This Gates initiative is aimed at spurring development of a truly universal influenza vaccine — something the director of the National Institute of Allergy and Infectious Diseases, Dr. Anthony Fauci, told STAT earlier this year he thought might be unattainable. Fauci did say, however, that he believes vaccines that protect against seasonal strains, regardless of how they mutate, plus some of the most threatening animal strains, would be a realistic goal.
His agency published a strategic plan for the development of that type vaccine advance in late February.
Asked about Fauci’s statement that a universal flu vaccine was unattainable, Gates paused for several moments, then added: “He’s very good about not overpromising.’’
Though it might seem self-evident that a universal flu vaccine would protect against all types of flu, in reality the term has been appropriated by some to describe next-generation vaccines — vaccines that would protect against a number of flu strains, even when those viruses acquire the types of mutations that foil our current flu vaccines.
The criteria for these awards makes clear those types of proposals will not be considered. But one vaccine to protect against all flu strains is a very tall order.
The viruses that cause the most illness in people are influenza A and B viruses. There are two types of B viruses and two strains of A viruses that sicken people every winter — H3N2, which was the culprit in this year’s severe flu epidemic, and H1N1.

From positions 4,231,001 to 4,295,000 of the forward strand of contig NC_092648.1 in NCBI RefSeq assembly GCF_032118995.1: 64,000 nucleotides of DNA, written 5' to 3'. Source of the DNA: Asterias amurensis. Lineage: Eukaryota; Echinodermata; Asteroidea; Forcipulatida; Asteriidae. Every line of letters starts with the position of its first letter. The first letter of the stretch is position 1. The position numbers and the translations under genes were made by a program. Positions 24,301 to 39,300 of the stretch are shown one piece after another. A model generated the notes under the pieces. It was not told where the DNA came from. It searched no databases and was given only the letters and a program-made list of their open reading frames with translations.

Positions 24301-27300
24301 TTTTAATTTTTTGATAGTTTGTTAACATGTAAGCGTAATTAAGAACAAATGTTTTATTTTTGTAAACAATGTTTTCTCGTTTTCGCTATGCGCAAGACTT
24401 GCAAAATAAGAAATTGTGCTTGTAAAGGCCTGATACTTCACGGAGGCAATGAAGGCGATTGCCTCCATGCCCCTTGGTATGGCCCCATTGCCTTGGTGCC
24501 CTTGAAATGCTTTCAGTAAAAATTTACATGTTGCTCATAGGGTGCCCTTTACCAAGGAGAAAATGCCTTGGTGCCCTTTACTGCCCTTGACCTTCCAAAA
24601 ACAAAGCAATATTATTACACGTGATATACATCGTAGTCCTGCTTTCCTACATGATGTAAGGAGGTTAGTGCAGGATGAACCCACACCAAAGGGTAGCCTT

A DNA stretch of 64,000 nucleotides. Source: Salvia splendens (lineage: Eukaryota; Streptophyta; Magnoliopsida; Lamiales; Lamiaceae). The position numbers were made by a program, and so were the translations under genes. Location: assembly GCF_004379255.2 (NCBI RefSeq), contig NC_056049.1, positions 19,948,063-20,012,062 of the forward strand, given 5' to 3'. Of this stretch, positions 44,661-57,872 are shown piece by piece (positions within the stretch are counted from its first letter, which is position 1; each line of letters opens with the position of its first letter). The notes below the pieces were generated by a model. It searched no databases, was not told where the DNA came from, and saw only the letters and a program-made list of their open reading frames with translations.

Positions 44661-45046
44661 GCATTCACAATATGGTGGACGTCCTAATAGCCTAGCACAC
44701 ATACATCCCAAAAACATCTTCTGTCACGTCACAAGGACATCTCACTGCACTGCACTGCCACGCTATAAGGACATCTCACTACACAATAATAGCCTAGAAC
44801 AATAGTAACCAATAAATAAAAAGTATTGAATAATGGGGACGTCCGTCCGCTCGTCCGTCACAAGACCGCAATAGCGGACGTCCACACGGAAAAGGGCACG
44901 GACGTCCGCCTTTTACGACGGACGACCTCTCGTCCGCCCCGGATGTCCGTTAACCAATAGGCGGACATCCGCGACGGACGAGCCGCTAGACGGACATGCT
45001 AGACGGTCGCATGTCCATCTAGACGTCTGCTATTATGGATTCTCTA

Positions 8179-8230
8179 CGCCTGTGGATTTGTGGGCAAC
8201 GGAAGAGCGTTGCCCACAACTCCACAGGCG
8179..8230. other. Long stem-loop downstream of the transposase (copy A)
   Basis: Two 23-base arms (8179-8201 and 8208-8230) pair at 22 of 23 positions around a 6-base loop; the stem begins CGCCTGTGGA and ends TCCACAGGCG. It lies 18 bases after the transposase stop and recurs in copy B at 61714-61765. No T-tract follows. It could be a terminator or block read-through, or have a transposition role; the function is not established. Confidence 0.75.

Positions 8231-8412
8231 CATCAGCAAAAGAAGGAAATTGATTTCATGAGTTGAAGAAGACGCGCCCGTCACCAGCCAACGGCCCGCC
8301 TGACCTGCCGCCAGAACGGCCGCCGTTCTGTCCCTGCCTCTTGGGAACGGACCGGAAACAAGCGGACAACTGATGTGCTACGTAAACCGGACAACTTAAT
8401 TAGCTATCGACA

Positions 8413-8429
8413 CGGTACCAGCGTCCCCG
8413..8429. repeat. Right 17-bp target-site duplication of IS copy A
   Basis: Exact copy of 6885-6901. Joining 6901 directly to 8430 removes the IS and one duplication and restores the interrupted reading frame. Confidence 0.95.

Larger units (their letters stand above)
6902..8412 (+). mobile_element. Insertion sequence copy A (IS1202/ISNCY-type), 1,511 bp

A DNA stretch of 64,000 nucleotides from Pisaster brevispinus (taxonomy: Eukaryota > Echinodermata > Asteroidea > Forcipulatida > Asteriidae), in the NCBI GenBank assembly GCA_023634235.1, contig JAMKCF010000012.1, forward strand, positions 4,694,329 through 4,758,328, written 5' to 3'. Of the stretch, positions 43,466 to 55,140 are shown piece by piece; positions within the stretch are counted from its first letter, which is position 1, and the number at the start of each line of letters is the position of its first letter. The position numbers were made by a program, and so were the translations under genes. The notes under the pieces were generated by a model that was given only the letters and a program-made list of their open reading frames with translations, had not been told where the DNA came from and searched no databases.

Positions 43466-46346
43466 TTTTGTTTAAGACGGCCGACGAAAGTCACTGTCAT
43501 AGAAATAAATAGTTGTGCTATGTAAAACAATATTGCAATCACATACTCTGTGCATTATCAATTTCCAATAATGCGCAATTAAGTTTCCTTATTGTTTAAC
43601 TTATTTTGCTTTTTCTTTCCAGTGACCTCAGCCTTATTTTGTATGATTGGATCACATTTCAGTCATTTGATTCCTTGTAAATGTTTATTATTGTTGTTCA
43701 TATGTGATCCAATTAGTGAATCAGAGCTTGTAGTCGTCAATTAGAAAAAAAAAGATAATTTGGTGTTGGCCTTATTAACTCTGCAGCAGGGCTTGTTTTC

But there are at least 18 hemagglutinins — the surface protein that gives influenza A viruses their H number — and 11 neuraminidases, the N component. That means there are 198 possible combinations, though in reality, some have never been seen in nature.
Despite the scope of the challenge, the mere fact that one of the world’s most prolific philanthropists is interested in helping to fund the quest could draw new minds to this work.
Indeed, the call for proposals explicitly urges applicants to team with scientists from fields such as artificial intelligence, machine learning, and bioinformatics. It also stresses the desirability of drawing in people “new to the influenza field.”
“We’ll see what comes out of the woodwork,” Gates said. “Sometimes we’re disappointed.
“We do these calls for applications many, many times a year, sometimes under the Grand Challenges format, sometimes just a disease-specific thing. And sometimes you don’t get many applications, sometimes you get a huge number.”
In his speech, Gates stressed the need to prepare more for disease outbreaks and potential bioterror events — a departure for the self-proclaimed optimist who likes to focus on the global health gains more than the problems that haven’t yet been solved.
“Not much is being done about the pandemic risk,” he explained in the interview before the speech. “Mostly I share the good news about all the great progress we’re making in global health and people are cheerful after they leave my speeches. This one isn’t likely to do the same thing.
“If some guy’s smiling at the end, watch out for that guy.”